• The measure of Performance from Arthur Samuel's version is known as the loss calculated from labels and predictions.
    The loss is a function that evaluates how well specific algorithm models the given data, e.g. how close the prediction is to the target label. Suppose predictions are far away from the expected result. The loss function would result in a large number next used to update parameters accordingly to reduce the prediction error. Several loss functions might be used that depends on the model's application. I'm going to touch on that subject in one of the follow-up articles.
  • Architecture, together with parameters, is called a model nowadays. So whenever you see the term "model", it means it is a specific architecture (neural network function) together with the trained parameters.

Based on what we've learned so far about machine learning, we can conclude with a couple of fundamental limitations we must never forget:

  • You need data to train a model - a model must be fed with examples of your data to learn from. And it also means that a model can only learn from patterns seen in the input data. It can't give you the correct answers on data pattern it never saw (e.g. if you trained a model with cars pictures, it can't predict people faces, or if you trained the model with people faces, it would not be able to properly work with manga characters).
  • Data examples are not enough. As I explained above, labels are needed to calculate the loss so the model's parameters could be adjusted to let the model learn something.
  • A trained model always creates predictions, not actions. So it determines how you can potentially use it in your application.

Equipped with that basic knowledge, let's jump directly into the code and see deep learning in action.

Let's build and train a state-of-the-art model

We will not build any neural network from scratch nor implement the learning loop from scratch. Instead, we will use what's available in libraries, to create a practical machine learning application ready to use in production. We will make a smiling faces detector achieving near-perfect accuracy with some room for improvements that I can show you in future articles.

We will be using the FastAI library that is based on the PyTorch. The latter is the most used by researchers nowadays, but it's not friendly for beginners in the field. FastAI, on the other hand, provides higher-level APIs on top of PyTorch that simplifies and speeds up coding, at the same time giving the ability to use low-level PyTorch capabilities. All the code I present here is developed using Jupyter Notbook running on Paperspace cloud platform, specifically Paperspace Gradinet where you get access to a Juptyer Notebook instance backed by a free GPU.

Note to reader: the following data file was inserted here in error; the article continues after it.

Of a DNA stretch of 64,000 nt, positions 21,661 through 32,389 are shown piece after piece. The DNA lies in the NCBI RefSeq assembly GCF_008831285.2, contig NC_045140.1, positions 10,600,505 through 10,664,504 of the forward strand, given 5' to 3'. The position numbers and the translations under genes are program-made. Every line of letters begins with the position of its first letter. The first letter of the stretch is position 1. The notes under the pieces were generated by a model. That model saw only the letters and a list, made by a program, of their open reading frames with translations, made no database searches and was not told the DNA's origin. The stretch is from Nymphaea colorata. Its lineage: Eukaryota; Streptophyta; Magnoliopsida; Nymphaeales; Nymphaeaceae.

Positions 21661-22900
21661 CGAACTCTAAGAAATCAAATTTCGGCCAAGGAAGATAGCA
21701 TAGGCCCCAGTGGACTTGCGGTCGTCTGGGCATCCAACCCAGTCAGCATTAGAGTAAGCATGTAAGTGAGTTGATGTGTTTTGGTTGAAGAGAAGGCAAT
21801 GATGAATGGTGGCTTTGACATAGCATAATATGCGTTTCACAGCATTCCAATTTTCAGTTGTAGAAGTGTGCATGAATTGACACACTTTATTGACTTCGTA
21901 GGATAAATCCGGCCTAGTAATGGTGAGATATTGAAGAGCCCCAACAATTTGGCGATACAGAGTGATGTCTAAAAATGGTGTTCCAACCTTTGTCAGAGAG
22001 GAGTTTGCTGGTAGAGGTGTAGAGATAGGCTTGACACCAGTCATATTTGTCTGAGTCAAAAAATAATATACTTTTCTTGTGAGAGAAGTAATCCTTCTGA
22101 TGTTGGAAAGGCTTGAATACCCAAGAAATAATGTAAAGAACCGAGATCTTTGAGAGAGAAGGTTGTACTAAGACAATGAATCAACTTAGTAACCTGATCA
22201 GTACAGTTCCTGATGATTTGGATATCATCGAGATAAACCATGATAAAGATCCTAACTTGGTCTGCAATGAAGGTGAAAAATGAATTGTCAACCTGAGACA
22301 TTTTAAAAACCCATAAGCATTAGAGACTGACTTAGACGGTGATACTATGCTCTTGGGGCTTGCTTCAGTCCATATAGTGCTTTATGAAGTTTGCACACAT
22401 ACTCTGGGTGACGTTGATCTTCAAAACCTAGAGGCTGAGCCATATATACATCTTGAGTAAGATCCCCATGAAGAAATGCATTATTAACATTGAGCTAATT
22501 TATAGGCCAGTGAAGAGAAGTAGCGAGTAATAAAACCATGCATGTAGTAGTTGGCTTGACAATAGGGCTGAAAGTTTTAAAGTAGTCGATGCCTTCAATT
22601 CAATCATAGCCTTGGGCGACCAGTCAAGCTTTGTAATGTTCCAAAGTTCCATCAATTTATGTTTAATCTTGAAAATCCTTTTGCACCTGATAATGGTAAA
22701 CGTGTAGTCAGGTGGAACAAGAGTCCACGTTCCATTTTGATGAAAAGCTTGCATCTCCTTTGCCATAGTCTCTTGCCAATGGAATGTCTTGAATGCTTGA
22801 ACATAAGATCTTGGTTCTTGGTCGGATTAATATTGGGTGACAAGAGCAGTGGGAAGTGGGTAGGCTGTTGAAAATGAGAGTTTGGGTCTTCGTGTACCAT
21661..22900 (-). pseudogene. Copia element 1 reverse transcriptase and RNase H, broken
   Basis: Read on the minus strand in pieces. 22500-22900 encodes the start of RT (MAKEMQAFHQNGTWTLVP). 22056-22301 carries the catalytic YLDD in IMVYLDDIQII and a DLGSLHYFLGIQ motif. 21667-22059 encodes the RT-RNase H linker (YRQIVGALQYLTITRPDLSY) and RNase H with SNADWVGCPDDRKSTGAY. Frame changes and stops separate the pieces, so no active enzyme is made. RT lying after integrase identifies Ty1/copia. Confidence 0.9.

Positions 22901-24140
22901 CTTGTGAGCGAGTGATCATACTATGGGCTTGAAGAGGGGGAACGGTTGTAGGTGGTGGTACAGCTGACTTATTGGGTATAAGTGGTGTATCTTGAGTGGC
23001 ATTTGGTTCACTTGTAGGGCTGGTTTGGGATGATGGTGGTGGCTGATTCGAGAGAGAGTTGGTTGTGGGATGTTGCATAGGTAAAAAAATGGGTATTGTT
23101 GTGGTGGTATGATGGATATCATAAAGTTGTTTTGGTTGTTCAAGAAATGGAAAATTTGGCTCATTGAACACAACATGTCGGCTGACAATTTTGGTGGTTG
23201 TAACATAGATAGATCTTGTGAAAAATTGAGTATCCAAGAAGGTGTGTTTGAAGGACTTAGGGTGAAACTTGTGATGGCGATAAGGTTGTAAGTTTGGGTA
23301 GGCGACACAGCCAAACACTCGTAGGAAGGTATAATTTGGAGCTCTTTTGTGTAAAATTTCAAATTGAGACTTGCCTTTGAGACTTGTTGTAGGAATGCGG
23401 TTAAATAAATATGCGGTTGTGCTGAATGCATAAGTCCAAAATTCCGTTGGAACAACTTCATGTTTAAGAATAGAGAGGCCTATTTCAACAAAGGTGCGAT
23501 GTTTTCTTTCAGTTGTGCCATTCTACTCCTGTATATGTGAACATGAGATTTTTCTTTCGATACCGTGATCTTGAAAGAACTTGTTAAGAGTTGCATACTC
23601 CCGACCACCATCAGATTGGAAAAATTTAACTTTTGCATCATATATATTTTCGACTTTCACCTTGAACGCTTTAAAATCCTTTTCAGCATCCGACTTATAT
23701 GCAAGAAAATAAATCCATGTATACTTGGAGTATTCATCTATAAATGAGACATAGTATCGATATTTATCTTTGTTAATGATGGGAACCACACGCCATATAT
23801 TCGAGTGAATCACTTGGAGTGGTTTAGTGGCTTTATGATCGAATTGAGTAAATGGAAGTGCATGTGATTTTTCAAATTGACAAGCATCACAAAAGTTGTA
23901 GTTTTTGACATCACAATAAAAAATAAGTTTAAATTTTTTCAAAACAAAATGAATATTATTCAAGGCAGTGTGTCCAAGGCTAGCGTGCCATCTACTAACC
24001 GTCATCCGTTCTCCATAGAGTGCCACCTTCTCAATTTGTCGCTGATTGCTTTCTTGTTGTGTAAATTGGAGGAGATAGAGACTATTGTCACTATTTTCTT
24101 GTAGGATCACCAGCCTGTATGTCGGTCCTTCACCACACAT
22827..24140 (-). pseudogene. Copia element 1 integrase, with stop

I shared my Paperspace Gradient notebook with all the code presented in this post, so you can create an account for free and spin off your own instance with Free GPU to try the code by yourself.

To build our image classifier, we need to train a model with some data. We will be using Large-scale CelebFaces Attributes (CelebA) Dataset that contains over 200k celebrity images, each with 40 attribute annotations. The dataset can be employed for various computer vision tasks such as face attribute recognition, face detection, landmark localization, and face editing & synthesis. For the sake of this article, we will be using only 20k images and will rely on a single attribute, which is Smiling.

The code below is the full implementation. It simply gets a list of 20k files together with the Smiling attribute and then runs the training loop that tries to learn which images are smiling faces and which ones are not.

import pandas as pd
from fastai.vision.all import *

celeb_img_dir = '/datasets/celebA'
celeb_attrs = 'https://raw.githubusercontent.com/togheppi/cDCGAN/master/list_attr_celeba.csv'

data_frame = pd.read_csv(celeb_attrs)[['File_name','Smiling']].sample(20000)
data_loaders = ImageDataLoaders.from_df(

learn = cnn_learner(


Code result

After about 3 minutes, we can see an error rate of around 8%. And the error rate is our performance metric that measures our model's quality - it merely tells a proportion of incorrectly identified images after the training process. I will explain every line of the code in detail in a moment, but now let's try our model. Thanks to the Jupyter notebook, we can quickly build a simple application that simulates potential production usage. It is an essential takeaway to do the end-to-end application from the start. That way, you will learn something new from each iteration instead of spending lots of time preparing an ideal dataset, thinking about improvements, or simply planning all the steps.